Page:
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Cotton myths rebutted

Regrettably, production agriculture in the United States has to defend itself constantly against false pseudo-science claims.

Accordingly, the Oklahoma Cotton Council, in cooperation with the Cotton, Incorporated Cotton Board, will publish from time to time myths about U.S. cotton production.

Myth: Toxins left on cotton products could be harmful to one's health. In the United States, cotton is regulated as a food crop by the Food and Drug Administration and receives the same regulatory scrutiny as fruits and vegetables. Cotton hulls and seed are food sources: seeds for their high quality frying oil and hulls for animal feed.

The Environmental Protection Agency has stringent regulations on the use of crop protection chemicals during food crop protection and cotton is held to the same safety standards as any other regulated food crop. The world renowned Bremen Cotton Exchange oversees tests on raw cotton samples grown in 16 countries around the world for more than 200 toxic substances, including heavy metals and pesticides. All of the test series confirm the treatment and use of pesticides in U.S. cotton production does not pose any hazard for the processor of raw material and none at all for the end consumer. The increased use of genetically-modified seed will mean current levels of pesticide use should further decline. Nevertheless, the test series will continue.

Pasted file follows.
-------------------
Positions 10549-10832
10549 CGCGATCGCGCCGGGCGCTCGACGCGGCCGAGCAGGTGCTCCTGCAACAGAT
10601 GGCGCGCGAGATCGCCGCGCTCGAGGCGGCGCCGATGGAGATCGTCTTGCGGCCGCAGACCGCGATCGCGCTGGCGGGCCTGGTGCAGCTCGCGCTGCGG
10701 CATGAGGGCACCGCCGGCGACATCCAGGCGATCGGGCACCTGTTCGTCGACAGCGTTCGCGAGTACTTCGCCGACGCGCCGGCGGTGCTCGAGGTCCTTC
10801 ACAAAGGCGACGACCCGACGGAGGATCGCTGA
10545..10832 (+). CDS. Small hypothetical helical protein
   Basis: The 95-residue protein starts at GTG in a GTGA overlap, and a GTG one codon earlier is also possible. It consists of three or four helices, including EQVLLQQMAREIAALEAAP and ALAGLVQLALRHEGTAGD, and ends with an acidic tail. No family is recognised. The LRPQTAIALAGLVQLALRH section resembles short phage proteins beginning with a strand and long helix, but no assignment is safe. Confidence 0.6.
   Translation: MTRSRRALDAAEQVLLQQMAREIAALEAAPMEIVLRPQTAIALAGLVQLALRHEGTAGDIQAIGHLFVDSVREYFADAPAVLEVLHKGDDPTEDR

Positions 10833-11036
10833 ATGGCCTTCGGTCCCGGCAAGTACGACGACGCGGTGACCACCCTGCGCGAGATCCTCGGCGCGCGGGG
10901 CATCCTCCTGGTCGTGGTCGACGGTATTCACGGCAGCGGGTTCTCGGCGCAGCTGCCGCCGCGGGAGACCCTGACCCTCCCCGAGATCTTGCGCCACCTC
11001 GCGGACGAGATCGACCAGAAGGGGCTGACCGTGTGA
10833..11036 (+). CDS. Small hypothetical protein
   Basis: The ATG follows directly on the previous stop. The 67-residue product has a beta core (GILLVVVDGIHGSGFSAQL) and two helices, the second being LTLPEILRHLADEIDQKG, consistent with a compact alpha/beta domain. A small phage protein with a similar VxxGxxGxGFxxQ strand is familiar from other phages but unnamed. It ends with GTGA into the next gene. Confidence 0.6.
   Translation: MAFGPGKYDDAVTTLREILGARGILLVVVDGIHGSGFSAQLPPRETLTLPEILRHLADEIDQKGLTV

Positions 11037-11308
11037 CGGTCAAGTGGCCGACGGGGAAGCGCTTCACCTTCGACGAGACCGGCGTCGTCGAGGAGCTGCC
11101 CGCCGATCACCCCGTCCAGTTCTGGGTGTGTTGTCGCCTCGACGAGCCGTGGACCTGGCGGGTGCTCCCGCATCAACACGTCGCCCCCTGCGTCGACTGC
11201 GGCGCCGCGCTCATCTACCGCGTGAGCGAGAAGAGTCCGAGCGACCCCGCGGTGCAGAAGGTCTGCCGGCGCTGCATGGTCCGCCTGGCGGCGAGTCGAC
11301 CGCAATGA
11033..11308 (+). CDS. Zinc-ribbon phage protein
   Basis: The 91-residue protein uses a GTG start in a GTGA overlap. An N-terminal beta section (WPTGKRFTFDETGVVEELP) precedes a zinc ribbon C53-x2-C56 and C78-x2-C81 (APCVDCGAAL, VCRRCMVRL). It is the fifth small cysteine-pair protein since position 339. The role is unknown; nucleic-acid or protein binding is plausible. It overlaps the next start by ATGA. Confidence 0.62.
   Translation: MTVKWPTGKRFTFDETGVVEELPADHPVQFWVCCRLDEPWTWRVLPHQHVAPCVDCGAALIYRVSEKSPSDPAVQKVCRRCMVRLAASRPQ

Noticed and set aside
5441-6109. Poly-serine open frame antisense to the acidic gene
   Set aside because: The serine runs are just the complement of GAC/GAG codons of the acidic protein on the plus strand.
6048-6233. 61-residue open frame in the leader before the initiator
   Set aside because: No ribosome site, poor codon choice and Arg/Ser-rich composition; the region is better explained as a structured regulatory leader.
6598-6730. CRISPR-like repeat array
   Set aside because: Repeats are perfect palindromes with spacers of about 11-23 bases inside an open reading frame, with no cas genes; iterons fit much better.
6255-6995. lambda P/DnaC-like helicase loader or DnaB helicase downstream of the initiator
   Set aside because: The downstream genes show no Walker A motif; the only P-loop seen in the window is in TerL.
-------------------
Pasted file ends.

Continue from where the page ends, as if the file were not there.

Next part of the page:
Myth: Cotton uses too much water and is a water intensive crop to grow.

In reality, cotton is a highly drought-resistant crop and likes hot, dry climates which makes it one crop that can be grown in places where other crops cannot. In fact, cotton's global water footprint is only about 2.6 percent of the world's agricultural water use, lower than that of many other commodities and proportional to cotton's land use of three percent of all cropland worldwide.

Most U.S. cotton is not irrigated. Only 11 percent is fully irrigated, with the remaining 64 percent receiving no irrigation at all. Today, improved production practices mean growing a pound of cotton in the United States takes half as much irrigation water compared to 25 years ago. And, to be more efficient, 81 percent of U.S. cotton production irrigation has been upgraded in the last 10 years.

TALKIN' COTTON is a cotton industry partnership which supports and encourages increased cotton production in the Rolling Plains of North Texas, Oklahoma and Kansas. For more information on the cotton scene, see and For comments and questions on Talkin' Cotton, contact.

TAGS: Cotton
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